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Dispelling the myths of hybrid hosting

Emil Sayegh, CEO, Codero Hosting | Oct. 9, 2015
Hybrid hosting lets you run your database on dedicated servers, put your front-end in the cloud, and tie everything together with a single click.

This vendor-written tech primer has been edited to eliminate product promotion, but readers should note it will likely favor the submitter’s approach.

When the Amazon Web Services platform failed recently some of the internet’s biggest sites -- including Netflix and Tinder – suffered extended outages. The culprit? AWS's NoSQL database DynamoDB, where increased error rates led to increased errors and latency in more than 20 AWS services.

These and other sites wouldn’t have had a problem if they used hybrid hosting, the best way to architect modern apps. Hybrid hosting lets businesses set up their databases on dedicated servers, put their front-end Web apps in the cloud, then tie everything together with a single click.

While many companies recognize that hybrid hosting and the hybrid cloud are “the next big thing” in hosting, some are intimidated by what they don’t know. Because hybrid cloud adoption is still nascent, there remains a lot of confusion about the technology. It’s time to debunk some myths.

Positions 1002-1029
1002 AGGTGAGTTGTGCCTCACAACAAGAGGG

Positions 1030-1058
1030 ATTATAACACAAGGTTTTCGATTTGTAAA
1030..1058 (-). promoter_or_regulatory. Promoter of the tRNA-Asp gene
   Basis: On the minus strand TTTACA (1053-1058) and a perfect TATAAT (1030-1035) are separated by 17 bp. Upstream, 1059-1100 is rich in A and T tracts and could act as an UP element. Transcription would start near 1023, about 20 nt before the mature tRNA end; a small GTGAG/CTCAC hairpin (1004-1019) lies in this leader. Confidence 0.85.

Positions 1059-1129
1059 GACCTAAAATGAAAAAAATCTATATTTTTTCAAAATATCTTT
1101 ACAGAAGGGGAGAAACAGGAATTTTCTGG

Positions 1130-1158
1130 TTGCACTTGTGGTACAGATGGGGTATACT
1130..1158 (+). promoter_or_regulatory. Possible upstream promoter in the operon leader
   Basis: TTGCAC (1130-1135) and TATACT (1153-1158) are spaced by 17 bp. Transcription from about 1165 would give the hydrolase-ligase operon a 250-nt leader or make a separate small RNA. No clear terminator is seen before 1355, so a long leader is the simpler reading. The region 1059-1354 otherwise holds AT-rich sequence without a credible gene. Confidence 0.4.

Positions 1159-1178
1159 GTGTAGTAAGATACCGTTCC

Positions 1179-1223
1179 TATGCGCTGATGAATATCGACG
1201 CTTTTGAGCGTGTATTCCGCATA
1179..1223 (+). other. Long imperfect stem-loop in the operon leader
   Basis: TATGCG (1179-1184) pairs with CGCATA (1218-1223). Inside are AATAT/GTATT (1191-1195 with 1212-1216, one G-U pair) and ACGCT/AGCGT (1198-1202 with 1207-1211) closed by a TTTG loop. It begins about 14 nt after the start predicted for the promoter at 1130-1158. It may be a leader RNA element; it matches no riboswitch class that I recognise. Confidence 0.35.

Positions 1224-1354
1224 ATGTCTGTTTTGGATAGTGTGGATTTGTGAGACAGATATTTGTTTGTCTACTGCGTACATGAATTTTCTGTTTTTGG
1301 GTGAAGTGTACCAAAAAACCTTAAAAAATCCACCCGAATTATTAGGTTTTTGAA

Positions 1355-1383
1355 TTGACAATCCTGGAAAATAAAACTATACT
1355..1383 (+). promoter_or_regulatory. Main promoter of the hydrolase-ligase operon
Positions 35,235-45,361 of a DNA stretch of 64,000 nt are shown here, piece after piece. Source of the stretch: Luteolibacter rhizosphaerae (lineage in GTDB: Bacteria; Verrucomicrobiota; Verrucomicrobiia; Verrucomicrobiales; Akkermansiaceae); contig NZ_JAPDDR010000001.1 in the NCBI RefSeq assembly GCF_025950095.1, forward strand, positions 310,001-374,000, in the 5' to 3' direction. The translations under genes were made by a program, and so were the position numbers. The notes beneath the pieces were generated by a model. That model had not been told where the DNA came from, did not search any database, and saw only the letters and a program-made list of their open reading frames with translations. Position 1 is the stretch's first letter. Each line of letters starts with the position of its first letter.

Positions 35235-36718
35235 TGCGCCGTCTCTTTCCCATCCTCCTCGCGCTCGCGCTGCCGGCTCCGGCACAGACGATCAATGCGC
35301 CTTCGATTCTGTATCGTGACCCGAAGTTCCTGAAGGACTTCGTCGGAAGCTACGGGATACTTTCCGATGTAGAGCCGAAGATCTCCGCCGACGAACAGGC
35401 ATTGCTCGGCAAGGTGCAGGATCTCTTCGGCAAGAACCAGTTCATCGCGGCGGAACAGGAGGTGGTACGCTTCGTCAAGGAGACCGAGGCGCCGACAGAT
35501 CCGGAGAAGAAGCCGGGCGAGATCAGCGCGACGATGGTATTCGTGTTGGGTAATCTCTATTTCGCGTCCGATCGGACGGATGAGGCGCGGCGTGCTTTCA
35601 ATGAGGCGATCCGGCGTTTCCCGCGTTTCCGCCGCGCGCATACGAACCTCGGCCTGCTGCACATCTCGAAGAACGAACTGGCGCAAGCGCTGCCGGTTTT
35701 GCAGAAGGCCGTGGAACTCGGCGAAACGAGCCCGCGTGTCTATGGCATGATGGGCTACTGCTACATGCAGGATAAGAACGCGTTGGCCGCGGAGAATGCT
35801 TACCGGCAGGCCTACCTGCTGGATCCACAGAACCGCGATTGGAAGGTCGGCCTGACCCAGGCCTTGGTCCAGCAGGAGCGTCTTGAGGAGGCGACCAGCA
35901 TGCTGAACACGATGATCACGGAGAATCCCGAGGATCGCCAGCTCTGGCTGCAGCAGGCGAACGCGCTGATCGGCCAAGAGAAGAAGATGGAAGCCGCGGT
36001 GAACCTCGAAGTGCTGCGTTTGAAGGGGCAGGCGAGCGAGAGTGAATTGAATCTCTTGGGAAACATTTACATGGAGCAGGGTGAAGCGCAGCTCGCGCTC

Myth: Hybrid cloud is only used for cloud bursting.

When an application running in a private cloud gets a sudden demand for computing capacity, it can “burst” to a public cloud to handle that spike. This cannot be a reactive measure, though, and it is difficult to run applications on traditional, dedicated servers and then swap that same workload to the cloud at will. For cloud bursting to work properly, applications must be designed from the ground up with that in mind; the vast majority of applications are not built this way. It takes special skill and intent to build applications that know how to burst to the cloud.

Hosting on a hybrid infrastructure does not magically make an application cloud burst; the application must be designed for that. Furthermore, the hybrid cloud must allow for the cloud burst at the networking level, which requires integration of hybrid at the networking level. It is unreasonable to expect legacy applications running on traditional dedicated servers to just swap their workloads to the cloud on demand.

Hybrid cloud cannot, in fact, be used for cloud bursting unless the application was designed for that. Combining an adequately designed application with a hybrid cloud infrastructure, however, would enable an organization to build up an auto-scaling and burst-capable application on hybrid cloud infrastructure.

Myth: Hybrid cloud is complicated to implement.

This is only true if hybrid cloud is done in a non-automated, non-productized manner. If an organization attempts to build its own configuration, things can get complicated quickly and it can take weeks to implement. However, when hybrid cloud technology is implemented through an automated platform, it can be done in less than a few hours, if not minutes.

 

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